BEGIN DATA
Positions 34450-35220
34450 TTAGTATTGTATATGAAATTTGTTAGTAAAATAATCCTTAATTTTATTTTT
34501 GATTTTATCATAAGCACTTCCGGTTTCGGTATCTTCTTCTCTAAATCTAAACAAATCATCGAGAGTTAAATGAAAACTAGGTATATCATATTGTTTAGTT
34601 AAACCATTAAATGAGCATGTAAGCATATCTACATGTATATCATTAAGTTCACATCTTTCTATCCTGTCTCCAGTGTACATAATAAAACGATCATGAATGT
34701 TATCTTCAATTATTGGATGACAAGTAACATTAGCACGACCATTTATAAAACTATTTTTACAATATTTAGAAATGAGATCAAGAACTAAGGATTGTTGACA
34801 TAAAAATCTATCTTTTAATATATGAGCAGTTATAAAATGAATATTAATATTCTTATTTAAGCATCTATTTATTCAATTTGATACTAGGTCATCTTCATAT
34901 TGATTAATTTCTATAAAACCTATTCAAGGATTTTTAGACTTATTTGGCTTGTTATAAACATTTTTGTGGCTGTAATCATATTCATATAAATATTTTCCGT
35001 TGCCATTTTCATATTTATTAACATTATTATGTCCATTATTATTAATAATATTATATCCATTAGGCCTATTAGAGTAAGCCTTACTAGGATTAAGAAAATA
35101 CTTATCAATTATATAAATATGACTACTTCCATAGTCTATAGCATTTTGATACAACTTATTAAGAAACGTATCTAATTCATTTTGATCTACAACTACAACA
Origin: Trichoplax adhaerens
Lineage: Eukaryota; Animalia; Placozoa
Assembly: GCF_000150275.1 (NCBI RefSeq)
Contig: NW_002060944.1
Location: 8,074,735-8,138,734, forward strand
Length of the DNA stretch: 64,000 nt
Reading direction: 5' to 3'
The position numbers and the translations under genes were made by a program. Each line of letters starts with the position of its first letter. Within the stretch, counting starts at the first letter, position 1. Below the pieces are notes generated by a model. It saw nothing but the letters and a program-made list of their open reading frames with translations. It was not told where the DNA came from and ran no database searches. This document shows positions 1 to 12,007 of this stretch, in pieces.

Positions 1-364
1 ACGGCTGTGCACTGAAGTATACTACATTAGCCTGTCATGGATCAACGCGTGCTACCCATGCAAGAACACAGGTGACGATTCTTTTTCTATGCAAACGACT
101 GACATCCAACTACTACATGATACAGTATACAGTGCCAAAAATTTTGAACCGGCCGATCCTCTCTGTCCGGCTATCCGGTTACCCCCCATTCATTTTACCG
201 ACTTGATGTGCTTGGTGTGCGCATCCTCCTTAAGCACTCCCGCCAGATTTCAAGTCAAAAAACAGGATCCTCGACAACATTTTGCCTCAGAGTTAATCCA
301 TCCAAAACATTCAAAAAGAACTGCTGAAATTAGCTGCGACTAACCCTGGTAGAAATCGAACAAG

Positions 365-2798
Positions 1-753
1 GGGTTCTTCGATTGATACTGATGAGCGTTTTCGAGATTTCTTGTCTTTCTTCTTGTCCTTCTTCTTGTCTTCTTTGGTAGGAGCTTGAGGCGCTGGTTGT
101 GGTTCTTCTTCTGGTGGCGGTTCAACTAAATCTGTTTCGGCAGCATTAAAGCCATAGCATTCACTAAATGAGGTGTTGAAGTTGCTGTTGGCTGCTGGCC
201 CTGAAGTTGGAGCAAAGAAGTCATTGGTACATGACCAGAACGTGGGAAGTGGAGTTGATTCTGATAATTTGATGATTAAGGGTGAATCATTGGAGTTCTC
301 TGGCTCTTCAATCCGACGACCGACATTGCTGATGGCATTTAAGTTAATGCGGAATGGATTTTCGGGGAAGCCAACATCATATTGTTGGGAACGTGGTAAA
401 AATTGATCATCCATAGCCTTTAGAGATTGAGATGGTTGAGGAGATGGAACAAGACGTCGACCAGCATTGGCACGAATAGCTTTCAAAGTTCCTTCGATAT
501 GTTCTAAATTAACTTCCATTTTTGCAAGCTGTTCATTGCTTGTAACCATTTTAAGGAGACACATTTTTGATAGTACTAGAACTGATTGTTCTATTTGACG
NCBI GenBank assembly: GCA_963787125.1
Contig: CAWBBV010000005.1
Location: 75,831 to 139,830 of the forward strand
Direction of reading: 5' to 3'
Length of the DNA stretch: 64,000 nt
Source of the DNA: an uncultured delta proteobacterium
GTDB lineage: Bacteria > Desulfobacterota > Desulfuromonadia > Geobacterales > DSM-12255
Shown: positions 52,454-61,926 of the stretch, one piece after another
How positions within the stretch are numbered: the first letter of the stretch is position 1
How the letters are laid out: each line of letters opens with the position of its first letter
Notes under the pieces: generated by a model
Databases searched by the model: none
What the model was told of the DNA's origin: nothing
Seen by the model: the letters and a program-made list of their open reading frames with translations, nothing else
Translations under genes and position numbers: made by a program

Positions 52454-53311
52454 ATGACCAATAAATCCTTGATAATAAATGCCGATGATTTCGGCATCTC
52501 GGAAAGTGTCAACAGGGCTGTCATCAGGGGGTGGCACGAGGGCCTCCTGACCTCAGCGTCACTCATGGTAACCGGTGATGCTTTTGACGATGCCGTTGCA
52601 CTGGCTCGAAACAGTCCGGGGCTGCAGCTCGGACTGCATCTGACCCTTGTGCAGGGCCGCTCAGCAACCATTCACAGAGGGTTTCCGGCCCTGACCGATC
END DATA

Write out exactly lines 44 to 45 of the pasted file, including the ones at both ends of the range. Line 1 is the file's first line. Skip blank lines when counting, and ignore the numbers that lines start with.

Seen by the model: the letters and a program-made list of their open reading frames with translations, nothing else
Translations under genes and position numbers: made by a program